It may be chilly in the Northeast, but it was sunshine and warm summer breezes at the second annual Meet Me in Miami Conference, hosted by Jones magazine. With the stylish and stunning visionary CEO Tracey Ferguson at the helm, there was never a doubt that the weekend wouldn’t be all of that and then some.

Jones is one the latest fashion and lifestyle magazines designed for women of color to hit the stands, and all I can say is, move over Vogue. A seasonal magazine that sets you straight for the season and has you holding your breath until the next edition, you’ll see and learn something different every time you pick it up. To get a taste, visit

Back to Miami, the festivities held at the Eden Roc Renaissance included fashion shows, spa treatments, beauty and style makeovers and empowerment workshops. Of course Ferguson was there, along with R&B singer Kenny Lattimore; Kim Fields representing Tyler Perry Studios; Lisa Price, founder of Carol’s Daughter; life coach Ann McNeil (we all need one of those at some point or other); and Melissa Johnson from CNN.

The weekend began with master classes in techniques for makeup, hair and “stimulating your creativity” in finding your style. It’s important to remember that whoever you are and whatever you do, you have a style that’s totally your own to fix, enhance or maintain however you chose. See how powerful you are!

What would a weekend be without welcoming receptions, a power luncheon, an inspirational breakfast and a fashion show? While it was all big fun, perhaps the most exciting part was an afternoon escapade exploring Miami’s world-class art galleries and, of course, shopping (but of course!). Everyone walked away from the weekend with valuable advice on breaking barriers, insider tips on how to be you and a sense of well-being knowing that a portion of the weekend’s events benefited the American Heart Association.

It seems as though there is more going on in Florida than the snowbirds who are about to migrate for the winter. The League of Black Women’s eighth annual Global Leadership Conference was held recently at the Innisbrook Resort and Golf Club. Guests included Tracey Ferguson (girl gets around), Sheila Johnson, Marilyn Johnson, Valerie Amos, Antoinette Leatherberry, Tjada McKinley and Ertharin Cousin.

Also happening was the 15th annual American Black Film Festival Awards honoring Keenan Ivory Wayans. Guests included Mekhi Phifer, Paula Patton, Laz Alonso (from “Jumping the Broom”), Jeff Friday and Reagan Gomez-Preston.

Happy birthday to Neil Forman, Dr. Johnny L. Williams, Nola Whiteman, Jean Jordan, Doloris Poindexter and husband Charles Leonard Mitchell, Esq.

While I told you how much fun the Brooklyn Chapter of the Links Inc.’s 59th anniversary dinner dance was, I didn’t tell you who was there. Quel dommage! Among the 600 people, most of whom were out on the dance floor dancing to the beats of the Warren Daniels Orchestra, were Sharon Simmons and Seymour James, along with his wife, the Hon. Cheryl Chambers, daughter, Cheryl Allison, and son, who amidst all of the gaiety was able to focus on some studying as he is preparing to take the GMAT (bon chance).

Also seen were the Hon. Betty Staton, Toni and Phil Brown, Chloe Stenson, Theresa Manning, Barry Stanley, Gay Bullock, Tracy Cook-Person, Drs. Ruby and Jim Malone along with their daughter Bernice Malone and several grandchildren, Robin Leech and, like I said, 600 more.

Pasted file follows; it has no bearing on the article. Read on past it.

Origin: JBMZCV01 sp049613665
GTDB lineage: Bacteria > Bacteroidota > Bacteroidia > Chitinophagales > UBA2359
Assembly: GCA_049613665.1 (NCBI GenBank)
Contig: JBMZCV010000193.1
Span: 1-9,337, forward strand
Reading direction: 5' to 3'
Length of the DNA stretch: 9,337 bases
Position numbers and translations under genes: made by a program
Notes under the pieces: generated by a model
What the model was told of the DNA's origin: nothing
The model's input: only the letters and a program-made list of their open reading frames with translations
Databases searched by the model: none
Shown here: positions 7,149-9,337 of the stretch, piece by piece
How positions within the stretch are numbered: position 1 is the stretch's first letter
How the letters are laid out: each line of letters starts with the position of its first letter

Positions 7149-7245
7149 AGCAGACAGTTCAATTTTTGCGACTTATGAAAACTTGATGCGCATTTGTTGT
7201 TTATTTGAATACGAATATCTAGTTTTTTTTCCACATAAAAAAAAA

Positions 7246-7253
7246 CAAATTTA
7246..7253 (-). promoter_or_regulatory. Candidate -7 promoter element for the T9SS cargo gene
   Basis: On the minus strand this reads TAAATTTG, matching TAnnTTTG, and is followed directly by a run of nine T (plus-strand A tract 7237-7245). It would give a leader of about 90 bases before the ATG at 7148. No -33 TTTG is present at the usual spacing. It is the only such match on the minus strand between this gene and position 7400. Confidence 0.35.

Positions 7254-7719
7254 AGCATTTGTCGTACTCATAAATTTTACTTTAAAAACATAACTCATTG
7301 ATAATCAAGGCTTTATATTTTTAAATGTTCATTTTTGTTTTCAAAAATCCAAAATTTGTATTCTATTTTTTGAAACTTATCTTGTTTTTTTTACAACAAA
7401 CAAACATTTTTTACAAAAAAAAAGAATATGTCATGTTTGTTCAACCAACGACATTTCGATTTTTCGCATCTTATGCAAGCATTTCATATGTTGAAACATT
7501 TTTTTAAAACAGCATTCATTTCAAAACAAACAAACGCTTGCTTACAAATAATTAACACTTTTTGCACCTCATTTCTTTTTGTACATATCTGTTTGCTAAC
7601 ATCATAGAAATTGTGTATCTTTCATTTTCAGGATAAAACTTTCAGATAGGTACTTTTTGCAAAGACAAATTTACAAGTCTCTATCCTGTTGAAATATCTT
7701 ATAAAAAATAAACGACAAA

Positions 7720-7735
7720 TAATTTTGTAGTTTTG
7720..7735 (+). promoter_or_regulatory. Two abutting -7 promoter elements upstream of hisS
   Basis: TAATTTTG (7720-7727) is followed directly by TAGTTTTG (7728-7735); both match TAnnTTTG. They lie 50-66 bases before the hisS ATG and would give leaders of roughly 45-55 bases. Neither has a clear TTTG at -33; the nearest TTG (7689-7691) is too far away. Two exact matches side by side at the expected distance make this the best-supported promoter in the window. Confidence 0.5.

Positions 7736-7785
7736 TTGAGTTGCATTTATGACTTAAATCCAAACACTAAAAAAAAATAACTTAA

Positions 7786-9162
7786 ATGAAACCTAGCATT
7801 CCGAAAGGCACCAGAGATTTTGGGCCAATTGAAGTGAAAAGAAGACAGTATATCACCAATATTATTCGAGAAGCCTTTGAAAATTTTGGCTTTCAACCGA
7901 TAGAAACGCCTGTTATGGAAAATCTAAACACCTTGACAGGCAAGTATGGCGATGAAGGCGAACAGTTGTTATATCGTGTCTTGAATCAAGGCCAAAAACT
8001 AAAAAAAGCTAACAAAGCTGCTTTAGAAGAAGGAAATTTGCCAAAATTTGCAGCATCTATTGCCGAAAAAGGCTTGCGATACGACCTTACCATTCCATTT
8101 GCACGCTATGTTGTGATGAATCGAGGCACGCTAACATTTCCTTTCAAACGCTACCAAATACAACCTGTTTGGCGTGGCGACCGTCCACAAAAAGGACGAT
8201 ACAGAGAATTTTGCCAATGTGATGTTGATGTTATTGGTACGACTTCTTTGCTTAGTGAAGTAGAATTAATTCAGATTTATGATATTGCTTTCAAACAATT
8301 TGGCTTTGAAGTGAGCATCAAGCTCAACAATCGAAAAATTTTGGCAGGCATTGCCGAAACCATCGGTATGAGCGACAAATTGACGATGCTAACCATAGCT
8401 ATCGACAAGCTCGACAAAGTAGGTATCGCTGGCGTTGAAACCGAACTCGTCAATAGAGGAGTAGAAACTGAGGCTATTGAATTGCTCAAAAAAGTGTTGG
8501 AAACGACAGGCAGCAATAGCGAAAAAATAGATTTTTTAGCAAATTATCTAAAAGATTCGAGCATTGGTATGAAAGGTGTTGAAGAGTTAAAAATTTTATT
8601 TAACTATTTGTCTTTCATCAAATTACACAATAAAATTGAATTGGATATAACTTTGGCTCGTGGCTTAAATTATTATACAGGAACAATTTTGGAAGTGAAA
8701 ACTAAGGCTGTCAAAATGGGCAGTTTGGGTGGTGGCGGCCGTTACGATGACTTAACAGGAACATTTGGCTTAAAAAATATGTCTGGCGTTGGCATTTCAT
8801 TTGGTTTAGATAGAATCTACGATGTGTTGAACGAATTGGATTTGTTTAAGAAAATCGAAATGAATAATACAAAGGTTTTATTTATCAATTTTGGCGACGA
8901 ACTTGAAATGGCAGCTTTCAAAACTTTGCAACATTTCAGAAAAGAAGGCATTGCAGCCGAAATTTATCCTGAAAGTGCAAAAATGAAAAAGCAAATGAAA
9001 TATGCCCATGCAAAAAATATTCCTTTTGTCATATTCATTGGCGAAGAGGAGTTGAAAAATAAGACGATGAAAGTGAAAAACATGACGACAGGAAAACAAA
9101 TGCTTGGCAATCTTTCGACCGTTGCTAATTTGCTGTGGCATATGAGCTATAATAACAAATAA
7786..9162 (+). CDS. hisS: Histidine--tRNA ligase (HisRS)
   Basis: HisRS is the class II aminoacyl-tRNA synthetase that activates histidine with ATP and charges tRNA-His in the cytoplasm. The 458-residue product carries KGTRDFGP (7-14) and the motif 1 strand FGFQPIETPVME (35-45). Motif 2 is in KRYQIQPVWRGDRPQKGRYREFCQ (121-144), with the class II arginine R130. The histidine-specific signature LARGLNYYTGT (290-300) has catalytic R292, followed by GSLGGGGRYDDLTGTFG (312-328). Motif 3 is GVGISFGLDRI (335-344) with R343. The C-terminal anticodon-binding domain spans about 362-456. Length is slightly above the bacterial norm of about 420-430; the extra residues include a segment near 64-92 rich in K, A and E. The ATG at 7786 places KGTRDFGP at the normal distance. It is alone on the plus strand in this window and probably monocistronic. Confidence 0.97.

For those of you in the grips of the application process for the 2012 kindergarten school term: first, you have my sympathy and second, there are alternatives, especially if you are interested in an independent school. Now is the time to realize that space is extremely limited at the most popular independent schools around the city and the competition is fierce. A message I recently received is as follows:

Mohawk Country Day School in White Plains will begin busing in Manhattan students next fall. The small school, which has preschool, kindergarten and first grade classes totaling 150 students, hopes to expand its base among New York City families.

According to Barbara Schainman, whose family has directed the school and Mohawk Day Camp for more than 40 years, “The ride to the 40-acre campus from Upper Manhattan is 30 to 35 minutes.”

Confronted with fierce competition for Manhattan’s top private schools and overcrowding and waitlists at many public schools, some city parents are seeking out suburban schools that typically offer lower tuitions and easier admissions, as well as multiple playing fields and even nature preserves.

“It has always been difficult getting into kindergarten, but what has changed is the amount of hassle,” said Emily Glickman, president of Abacus Guide Educational Consulting. “Now test prep is de rigueur and you’re applying to more schools. You don’t even have your neighborhood school as a backup because of waiting lists.”

The Hackley School in Tarrytown will dispatch buses to the Upper East and West sides for the first time next fall to carry students back to its Westchester campus. Just over the George Washington Bridge in New Jersey, the Dwight-Englewood School will expand its efforts to recruit city students by offering door-to-door pickup for children in preschool through fifth grade.

Dwight-Englewood’s head of school, Rodney V. De Jarnett, said “While the school does require ERB testing for admission, it accepts 45 percent of applicants, compared with, for example, 8.2 percent at the Trinity School on the Upper West Side. At Dwight-Englewood, there are 50 New York City students, including three kindergartners.

“I really feel for Manhattan parents,” stated De Jarnett. “The pressure to get their children into school is not what we feel here.”

Until next week…kisses.